Award Recipients

US Navy

VADM Sandra L. Stosz, USCG (Ret.)

Award Year: 2013

NMHS Distinguished Service Award

The NMHS Distinguished Service Award has been presented each year since 1993 to recognize individuals who, through their personal effort and creativity, have made outstanding contributions to the maritime field.

In 2013, VADM Sandra L. Stosz, USCG (Ret.) was awarded with the NMHS Distinguished Service Award.  We recognized her many accomplishments in the evening’s awards dinner journal:

A graduate of the class of 1982 of the US Coast Guard Academy with a BS degree in government, Rear Admiral Sandra L. Stosz, USCG, earned an MBA from Northwestern University’s J. L. Kellogg Graduate School of Management in 1994 and a Master of National Security Strategy from the National War College in 2004. She is a surface operations officer with twelve years at sea, including the command of two cutters, USCGC Katmai Bay, an icebreaker operating out of Sault Ste. Marie, Michigan, and USCGC Reliance, out of Kittery Bay, Maine. She has participated in drug and alien migrant interdiction, fisheries enforcement, search and rescue, polar and domestic icebreaking, and ports and waterways security.

When not on sea duty, Rear Admiral Stosz specialized in personnel and resource management and program review, serving tours of duty as Chief of Officer Assignments and as Program Reviewer and Acquisition Funds Coordinator for Coast Guard major systems acquisitions. Her personal awards include three Legion of Merit medals, four Meritorious Service medals, two Coast Guard Commendation medals and two Coast Guard Achievement medal s. She has served as Commanding Officer of the Coast Guard’s recruit training center in Cape May, New Jersey, and as Director of Coast Guard Enterprise Strategic Management and Doctrine. Her most recent position before becoming Superintendent of the academy was the Director of Reserve and Leadership at Coast Guard Headquarters in Washington, DC. There, she was responsible for developing policies to recruit, train and support approximately 8,100 Coast Guard Reservists.

As a member of only the third class of cadets at the Coast Guard Academy to admit women, Sandra Stosz was on a path which would lead to many firsts. She was the Department of Transportation’s first female military aide, assigned to secretary Samuel Skinner. She was the first woman to serve on a law-enforcement vessel, and in 1990 she was the first woman to command a cutter on the Great Lakes. In 2010, she became the first woman superintendent of a United States service academy, returning to her alma mater to lead the corps of approximately 1,000 Coast Guard cadets.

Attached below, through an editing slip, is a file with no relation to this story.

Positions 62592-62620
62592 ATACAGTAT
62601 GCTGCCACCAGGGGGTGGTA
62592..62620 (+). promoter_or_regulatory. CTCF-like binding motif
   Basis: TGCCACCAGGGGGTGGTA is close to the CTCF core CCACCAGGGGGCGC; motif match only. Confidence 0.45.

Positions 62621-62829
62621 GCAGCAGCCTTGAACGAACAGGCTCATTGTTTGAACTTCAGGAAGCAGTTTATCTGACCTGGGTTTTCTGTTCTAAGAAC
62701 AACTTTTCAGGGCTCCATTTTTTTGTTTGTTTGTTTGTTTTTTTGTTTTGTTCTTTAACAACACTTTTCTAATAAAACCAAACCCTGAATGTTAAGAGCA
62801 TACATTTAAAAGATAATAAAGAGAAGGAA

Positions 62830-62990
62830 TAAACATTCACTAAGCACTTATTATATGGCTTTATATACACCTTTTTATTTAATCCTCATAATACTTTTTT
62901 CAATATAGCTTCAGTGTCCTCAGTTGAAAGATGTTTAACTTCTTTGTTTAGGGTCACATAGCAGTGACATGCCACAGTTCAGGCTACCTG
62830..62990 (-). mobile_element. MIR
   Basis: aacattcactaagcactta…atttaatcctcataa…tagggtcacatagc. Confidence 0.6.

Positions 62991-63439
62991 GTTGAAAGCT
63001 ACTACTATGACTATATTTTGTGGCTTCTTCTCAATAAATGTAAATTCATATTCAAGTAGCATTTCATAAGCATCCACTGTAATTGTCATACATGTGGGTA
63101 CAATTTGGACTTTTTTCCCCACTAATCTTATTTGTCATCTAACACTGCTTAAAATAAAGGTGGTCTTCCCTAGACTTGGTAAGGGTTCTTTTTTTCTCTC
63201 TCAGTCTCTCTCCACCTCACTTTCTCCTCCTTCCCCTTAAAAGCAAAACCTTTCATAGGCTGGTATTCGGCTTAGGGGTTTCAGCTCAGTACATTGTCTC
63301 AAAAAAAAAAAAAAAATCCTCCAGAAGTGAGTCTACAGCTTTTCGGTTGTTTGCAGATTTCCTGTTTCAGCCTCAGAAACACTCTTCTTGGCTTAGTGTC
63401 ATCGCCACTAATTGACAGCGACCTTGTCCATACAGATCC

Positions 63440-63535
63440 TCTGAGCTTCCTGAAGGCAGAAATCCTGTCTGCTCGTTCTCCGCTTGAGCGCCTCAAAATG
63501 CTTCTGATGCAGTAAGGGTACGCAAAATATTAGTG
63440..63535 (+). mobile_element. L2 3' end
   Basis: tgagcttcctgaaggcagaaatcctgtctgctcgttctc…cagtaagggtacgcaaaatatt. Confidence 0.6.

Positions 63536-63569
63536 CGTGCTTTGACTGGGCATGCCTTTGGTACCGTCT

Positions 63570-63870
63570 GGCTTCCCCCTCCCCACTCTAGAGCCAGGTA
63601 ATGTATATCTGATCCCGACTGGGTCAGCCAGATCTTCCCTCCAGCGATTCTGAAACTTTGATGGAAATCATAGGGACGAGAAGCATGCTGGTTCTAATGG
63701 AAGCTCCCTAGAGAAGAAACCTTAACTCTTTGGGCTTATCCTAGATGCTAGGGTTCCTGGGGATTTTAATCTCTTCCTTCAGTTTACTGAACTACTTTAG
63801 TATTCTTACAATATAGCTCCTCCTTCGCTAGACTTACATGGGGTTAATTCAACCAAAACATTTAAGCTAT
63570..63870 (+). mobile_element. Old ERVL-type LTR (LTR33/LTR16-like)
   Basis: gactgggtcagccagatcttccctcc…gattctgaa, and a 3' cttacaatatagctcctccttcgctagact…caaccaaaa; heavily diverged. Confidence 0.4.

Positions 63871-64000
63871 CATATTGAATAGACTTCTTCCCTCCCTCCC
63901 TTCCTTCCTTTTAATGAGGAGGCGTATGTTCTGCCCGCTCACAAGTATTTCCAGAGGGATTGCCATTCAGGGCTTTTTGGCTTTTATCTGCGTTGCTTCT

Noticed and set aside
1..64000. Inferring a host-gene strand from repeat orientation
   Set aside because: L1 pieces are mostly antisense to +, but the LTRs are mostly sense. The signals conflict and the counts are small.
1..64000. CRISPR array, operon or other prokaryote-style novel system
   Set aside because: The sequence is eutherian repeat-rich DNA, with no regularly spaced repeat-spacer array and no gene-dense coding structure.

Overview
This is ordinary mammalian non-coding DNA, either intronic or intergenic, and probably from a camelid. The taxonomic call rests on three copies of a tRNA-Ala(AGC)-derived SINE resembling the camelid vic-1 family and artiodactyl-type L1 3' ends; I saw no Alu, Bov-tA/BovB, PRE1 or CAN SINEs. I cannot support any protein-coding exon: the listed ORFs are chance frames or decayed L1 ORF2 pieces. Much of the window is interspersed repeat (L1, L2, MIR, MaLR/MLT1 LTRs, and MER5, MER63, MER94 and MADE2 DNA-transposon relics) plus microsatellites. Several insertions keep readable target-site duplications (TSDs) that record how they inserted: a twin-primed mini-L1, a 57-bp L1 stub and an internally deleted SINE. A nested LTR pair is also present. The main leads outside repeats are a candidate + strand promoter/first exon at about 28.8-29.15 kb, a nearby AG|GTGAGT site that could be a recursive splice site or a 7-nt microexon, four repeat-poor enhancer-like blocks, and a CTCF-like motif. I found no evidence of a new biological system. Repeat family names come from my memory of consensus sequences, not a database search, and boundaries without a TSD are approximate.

Sandra Stosz credits the Coast Guard for a climate of inclusion; she is making it a priority to continue to develop that environment of diversity and opportunity, in part by expanding outreach, developing awareness of the Coast Guard, its operations and the possibilities offered by a Coast Guard career. In one such program, the academy has partnered with four historically black colleges and universities to sponsor engineering students to work with high school students as part of their Academy Introduction Missions. Those students go on to broaden community awareness of the opportunities offered by the Coast Guard Academy. Recruitment is only part of the process; Superintendent Stosz also emphasizes student retention, starting with a prep school program for students before they enter the academy, and carefully monitoring and tracking student progress in key academic areas, to identify and intervene when students need academic help. Rear Admiral Stosz is being recognized not only for the distinction of being the first woman to lead an American service academy, but also honored for her role in training the next generation for the sea, sharing our mission of educating America’s youth about maritime careers.

Categories: US Coast Guard